A Performa 19 commission, Ed Atkins’s A Catch Upon the Mirror is a live performance that manifests under a different title every time it is staged. In this iteration, Atkins presences himself in uncharacteristic analog, on a proscenium playhouse stage at Abrons Art Center, equipped with nothing save for a microphone and proverbial box of linguistic bait and tackle. In monk-like garb, he casts out his voice, reading Gilbert Sorrentino’s three-stanza poem “The Morning Roundup” (1971), with its remarks on radio, weather, and friends. He repeats it again, with altered emphasis, and again, and again: a perpetuating loop so incantatory that its accumulated banalities become lyrical. Soon, Atkins breaks into and between songs, bringing softness to his spoken soliloquy; and toward the end, a choir distributed throughout the audience erupts in sonic swell, with Atkins, in a rendition of Henry Purcell’s woundingly melodious tavern song “Under this Stone Lies Gabriel John” (1686), as affective as gospel music.
Emma McCormick Goodhart: What does the piece’s iterative nature, and its changing titles, enable?
Ed Atkins: An inexhaustibility, I suppose. A perpetual equivalence. This or this or this or. That a final reading, a final performance, is pointless? That it remains an attempt.
EMG: You’re critical of coherence and “the hidden agendas of comprehensibility.” How do you engage (in)coherence in A Catch Upon the Mirror?
EA: By rejecting any kind of finality I guess it might baffle any interpretative conclusion. It ends with catharsis but not meaning, so whatever inference is exploded in sensation.
EMG: What happens in the rupture of modalities between speech and song, between your voice and a choral voice — a dynamic that unfolds throughout the piece?
EA: The poem is almost completely exhausted; I throw most everything at it. The songs appear as a kind of reprieve: they interrupt the rhythm and afford some respite from the challenge of speech as something that is meant to convey significance — perhaps particularly by the profundity of poetry. The songs are generous; songs are generous. The shifts are modal in lots of ways, and maybe most significantly, they are pressure drops that are kind in some essential way. They’re songs I sing to my daughter.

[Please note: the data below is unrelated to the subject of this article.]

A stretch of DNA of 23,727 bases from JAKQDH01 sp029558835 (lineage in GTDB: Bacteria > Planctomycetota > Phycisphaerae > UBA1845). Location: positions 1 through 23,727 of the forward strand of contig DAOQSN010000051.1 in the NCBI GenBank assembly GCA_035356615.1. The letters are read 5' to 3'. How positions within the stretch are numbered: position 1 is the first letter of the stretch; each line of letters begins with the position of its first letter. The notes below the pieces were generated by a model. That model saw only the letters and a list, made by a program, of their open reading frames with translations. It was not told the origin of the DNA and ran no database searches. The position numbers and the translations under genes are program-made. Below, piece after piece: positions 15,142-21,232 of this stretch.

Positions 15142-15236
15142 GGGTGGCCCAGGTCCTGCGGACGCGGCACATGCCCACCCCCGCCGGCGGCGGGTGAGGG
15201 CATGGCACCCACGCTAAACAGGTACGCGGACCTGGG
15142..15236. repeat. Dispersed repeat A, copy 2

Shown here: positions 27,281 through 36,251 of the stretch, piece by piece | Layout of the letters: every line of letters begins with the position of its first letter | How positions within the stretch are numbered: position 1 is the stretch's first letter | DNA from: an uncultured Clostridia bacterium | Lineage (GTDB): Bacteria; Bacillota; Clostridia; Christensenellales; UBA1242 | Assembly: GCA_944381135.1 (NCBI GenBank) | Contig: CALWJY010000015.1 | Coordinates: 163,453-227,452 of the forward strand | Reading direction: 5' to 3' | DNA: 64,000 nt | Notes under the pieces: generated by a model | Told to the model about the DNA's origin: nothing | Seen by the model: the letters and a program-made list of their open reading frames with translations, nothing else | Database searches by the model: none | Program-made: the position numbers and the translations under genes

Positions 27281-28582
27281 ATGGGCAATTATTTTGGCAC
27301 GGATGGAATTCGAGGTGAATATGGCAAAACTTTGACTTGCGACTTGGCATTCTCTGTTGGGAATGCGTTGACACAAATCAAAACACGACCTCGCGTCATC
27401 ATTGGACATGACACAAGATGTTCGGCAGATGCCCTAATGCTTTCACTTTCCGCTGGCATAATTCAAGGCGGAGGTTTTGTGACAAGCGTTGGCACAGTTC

EMG: Does your interest in aphorism come full circle in any way as you verbally sample and loop Sorrentino’s “The Morning Roundup”?
EA: Not sure what that means. Full circle like the loop of reciting the poem is the full circle? If so, then yes, I think. It’s a poem deeply frustrated by irretrievable loss, but also by the finitude of everything, particularly the deficiency of language and poetry. Its brevity concentrates this sensation, so that every time the poem is recited, it shrinks further, feeling further and further away from its broken attempt to empathically communicate weather, love, the past, what’s gone. The poem is not sampled in the performance: that is it in its entirety, every time.
EMG: “To publish” originally meant to make public through speech. Does A Catch Upon the Mirror’s live performance raise the stakes of your writing practice in real time, as opposed to writing in video or on a page?
EA: This is very difficult. There’s faith in it. That it’s an act of faith and, as such, evangelical in its striving to connect and convince. In all the things I want sensation to arise in the failures of a medium that cannot conceal itself enough to suspend disbelief. Artifice hobbles itself to such a degree that it manifests dumbly — though in so doing, conjures a different, sadder kind of emotional response, but to its inability to persuade of its truth, its authenticity. It’s perverse, and I think this performance is, too, as are the writing and the videos, at their best.